At times the teachers' treatment toward the students revealed invisibility of apparently harmless behavior, such as eye contact and quantity and quality of attention and praise, favouring boys in this case, and leaving girls excluded. From this stand point I can conclude that when we, as teachers, consciously or unconsciously neglect or accept students' and our own behavior that excludes or undervalues boys or girls in the classroom, the perpetuation of them may be ensured.

In terms of the students' perception in relation to their interaction in mixed gender groups and their male and female peers, they both reported that they acknowledge the benefits of mixed gender groups because of the opportunity to share, contribute and have more fun. However, they also clearly stated that they felt more comfortable working with same gender students. Boys were recognized by girls as lazy and witty but not very responsible. Girls on their part, were considered by a good number of boys as responsible, autonomous, aggressive and controllers when completing English class tasks.

One of the most meaningful and serious findings in my opinion, was the case of a girl who displayed a continuous and extremely low level of selfesteem and self value with respect to her right to talk and in general her low status within interaction. Such feelings were made stronger by her classmates' lack of respect and recognition because of her public and recurrent lack of assertiveness. I draw on this matter because I think it is a reflection of how gender is the product of social interaction that may create unfavorable conditions for the students', either boys or girls, and this may have a definite impact on their future social and professional lives.

The lack of teachers' awareness of signs of favouritism or differential treatment towards the students was also unveiled. This is an aspect that should be addressed critically because institutions and language use within them are powerful perpetuators of gender inequality.

It is relevant to foresee ways in which gender stereotypes may be reverted into opportunities in social relationships between males and females, which can be acknowledged rather than stigmatized. To encourage environments that drop hierarchical and exclusive relations and which, in contrast, encourage equity and respect that help students to be active participants of more symmetrical social relations and interactions in their future lives as women and men, are highly important.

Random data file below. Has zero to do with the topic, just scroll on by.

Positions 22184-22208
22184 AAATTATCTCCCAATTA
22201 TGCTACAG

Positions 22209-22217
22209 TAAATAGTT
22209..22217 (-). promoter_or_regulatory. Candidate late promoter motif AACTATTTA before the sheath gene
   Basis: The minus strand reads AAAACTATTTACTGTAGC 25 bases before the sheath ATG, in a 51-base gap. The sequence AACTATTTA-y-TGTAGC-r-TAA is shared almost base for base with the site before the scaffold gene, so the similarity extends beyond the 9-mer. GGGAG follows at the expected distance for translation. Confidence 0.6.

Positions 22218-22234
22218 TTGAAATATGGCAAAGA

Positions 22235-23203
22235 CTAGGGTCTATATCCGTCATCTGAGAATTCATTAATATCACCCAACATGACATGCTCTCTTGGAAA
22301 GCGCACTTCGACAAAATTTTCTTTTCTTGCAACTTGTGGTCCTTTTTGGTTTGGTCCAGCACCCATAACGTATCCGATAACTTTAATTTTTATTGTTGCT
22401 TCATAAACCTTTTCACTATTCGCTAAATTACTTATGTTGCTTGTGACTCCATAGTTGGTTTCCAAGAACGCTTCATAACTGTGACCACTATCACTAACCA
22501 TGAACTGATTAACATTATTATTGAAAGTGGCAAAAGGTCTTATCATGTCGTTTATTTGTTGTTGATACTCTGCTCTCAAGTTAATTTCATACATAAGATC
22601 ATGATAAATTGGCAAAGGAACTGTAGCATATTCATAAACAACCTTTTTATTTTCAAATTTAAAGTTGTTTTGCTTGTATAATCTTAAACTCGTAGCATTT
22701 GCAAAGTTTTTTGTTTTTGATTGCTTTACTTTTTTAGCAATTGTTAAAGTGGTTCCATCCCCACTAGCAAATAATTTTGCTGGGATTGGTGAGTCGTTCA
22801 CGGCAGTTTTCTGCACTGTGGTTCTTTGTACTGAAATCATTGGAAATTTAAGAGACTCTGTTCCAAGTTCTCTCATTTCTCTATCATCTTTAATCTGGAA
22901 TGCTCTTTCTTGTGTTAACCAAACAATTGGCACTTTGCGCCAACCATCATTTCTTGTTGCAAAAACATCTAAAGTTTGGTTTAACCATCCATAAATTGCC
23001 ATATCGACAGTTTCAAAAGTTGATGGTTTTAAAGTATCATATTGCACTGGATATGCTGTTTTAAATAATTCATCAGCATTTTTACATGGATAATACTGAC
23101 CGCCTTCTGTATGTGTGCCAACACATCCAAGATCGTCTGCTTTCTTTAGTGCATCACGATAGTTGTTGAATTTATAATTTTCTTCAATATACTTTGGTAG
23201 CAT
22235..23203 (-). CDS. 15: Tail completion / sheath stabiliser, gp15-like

It is advisable for teachers to tackle the social relationships that students bring with them when interacting. As reinforced by Guzzeti, Peyton, Gritsavage, Fyfe and Hardenbrook, ( 2002) they should also help students to identify and reflect on possible gendered practices in language, call attention to balanced face to face interactions in the language classroom and model the students on how to encourage contributions to a group work discussion and how to build on others' comments.

Discourse analysis techniques can also be taken into consideration and fostered by recording students' language or talk in interactions in order to track power relations: for example who asserts, who asks questions, who responds, who gains, holds or gets the conversational floor dropped, the same with identification of participation patterns frequencies and type of participation in small groups. (Guzzeti,, Peyton, ,Gritsavage, Fyfe and Hardenbrook, 2002)

It is important for us as teachers to get informed about issues like gender, how it can be manifested and how it can be handled. In this way we would be more careful and monitor our performance as language teachers more closely and so avoid differences in the treatment of the students. It is also essential for us to know how to identify the ways in which students are marginalized by gender interactions, and how language helps to reproduce or reinforce patterns that allow inequity and undermining feelings to emerge.

Considering also that language is a potential shaper of imbalances, and highlighting the practicality of this type of study in demonstrating that students' understandings are formed and expressed by language (Vygotsky, 1978). Talking with the students about their interactional discourse may help to develop a sense of awareness, tolerance, respect and confidence that promotes equity, while valuing male and female voices, not only in the EFL classroom, but in society in general.